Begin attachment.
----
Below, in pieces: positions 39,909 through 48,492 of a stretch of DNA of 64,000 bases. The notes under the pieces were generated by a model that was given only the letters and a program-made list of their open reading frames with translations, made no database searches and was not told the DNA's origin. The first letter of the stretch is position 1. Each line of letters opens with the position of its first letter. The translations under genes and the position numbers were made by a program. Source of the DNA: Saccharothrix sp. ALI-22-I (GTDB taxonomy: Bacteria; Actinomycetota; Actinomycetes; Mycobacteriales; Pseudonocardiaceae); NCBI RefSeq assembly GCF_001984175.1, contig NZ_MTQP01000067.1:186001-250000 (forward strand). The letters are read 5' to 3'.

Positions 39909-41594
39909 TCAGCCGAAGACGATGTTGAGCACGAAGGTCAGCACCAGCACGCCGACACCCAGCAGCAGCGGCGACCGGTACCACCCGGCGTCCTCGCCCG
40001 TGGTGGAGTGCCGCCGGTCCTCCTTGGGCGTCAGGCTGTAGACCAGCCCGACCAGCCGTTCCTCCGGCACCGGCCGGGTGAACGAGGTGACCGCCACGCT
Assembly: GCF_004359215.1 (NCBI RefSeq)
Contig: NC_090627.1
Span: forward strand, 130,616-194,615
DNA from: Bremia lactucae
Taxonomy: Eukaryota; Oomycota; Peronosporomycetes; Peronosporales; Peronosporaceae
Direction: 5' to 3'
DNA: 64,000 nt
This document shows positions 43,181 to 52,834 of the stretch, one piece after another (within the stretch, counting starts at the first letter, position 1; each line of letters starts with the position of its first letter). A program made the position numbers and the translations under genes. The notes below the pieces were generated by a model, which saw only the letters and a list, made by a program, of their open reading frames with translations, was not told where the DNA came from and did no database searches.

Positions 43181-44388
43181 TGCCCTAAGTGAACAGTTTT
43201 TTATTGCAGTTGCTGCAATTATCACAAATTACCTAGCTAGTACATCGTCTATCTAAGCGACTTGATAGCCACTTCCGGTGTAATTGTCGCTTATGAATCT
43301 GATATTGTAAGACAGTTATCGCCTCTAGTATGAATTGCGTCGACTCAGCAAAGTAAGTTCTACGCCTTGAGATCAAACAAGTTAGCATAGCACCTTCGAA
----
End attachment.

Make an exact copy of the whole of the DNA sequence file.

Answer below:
Below, in pieces: positions 39,909 through 48,492 of a stretch of DNA of 64,000 bases. The notes under the pieces were generated by a model that was given only the letters and a program-made list of their open reading frames with translations, made no database searches and was not told the DNA's origin. The first letter of the stretch is position 1. Each line of letters opens with the position of its first letter. The translations under genes and the position numbers were made by a program. Source of the DNA: Saccharothrix sp. ALI-22-I (GTDB taxonomy: Bacteria; Actinomycetota; Actinomycetes; Mycobacteriales; Pseudonocardiaceae); NCBI RefSeq assembly GCF_001984175.1, contig NZ_MTQP01000067.1:186001-250000 (forward strand). The letters are read 5' to 3'.

Positions 39909-41594
39909 TCAGCCGAAGACGATGTTGAGCACGAAGGTCAGCACCAGCACGCCGACACCCAGCAGCAGCGGCGACCGGTACCACCCGGCGTCCTCGCCCG
40001 TGGTGGAGTGCCGCCGGTCCTCCTTGGGCGTCAGGCTGTAGACCAGCCCGACCAGCCGTTCCTCCGGCACCGGCCGGGTGAACGAGGTGACCGCCACGCT
Assembly: GCF_004359215.1 (NCBI RefSeq)
Contig: NC_090627.1
Span: forward strand, 130,616-194,615
DNA from: Bremia lactucae
Taxonomy: Eukaryota; Oomycota; Peronosporomycetes; Peronosporales; Peronosporaceae
Direction: 5' to 3'
DNA: 64,000 nt
This document shows positions 43,181 to 52,834 of the stretch, one piece after another (within the stretch, counting starts at the first letter, position 1; each line of letters starts with the position of its first letter). A program made the position numbers and the translations under genes. The notes below the pieces were generated by a model, which saw only the letters and a list, made by a program, of their open reading frames with translations, was not told where the DNA came from and did no database searches.

Positions 43181-44388
43181 TGCCCTAAGTGAACAGTTTT
43201 TTATTGCAGTTGCTGCAATTATCACAAATTACCTAGCTAGTACATCGTCTATCTAAGCGACTTGATAGCCACTTCCGGTGTAATTGTCGCTTATGAATCT
43301 GATATTGTAAGACAGTTATCGCCTCTAGTATGAATTGCGTCGACTCAGCAAAGTAAGTTCTACGCCTTGAGATCAAACAAGTTAGCATAGCACCTTCGAA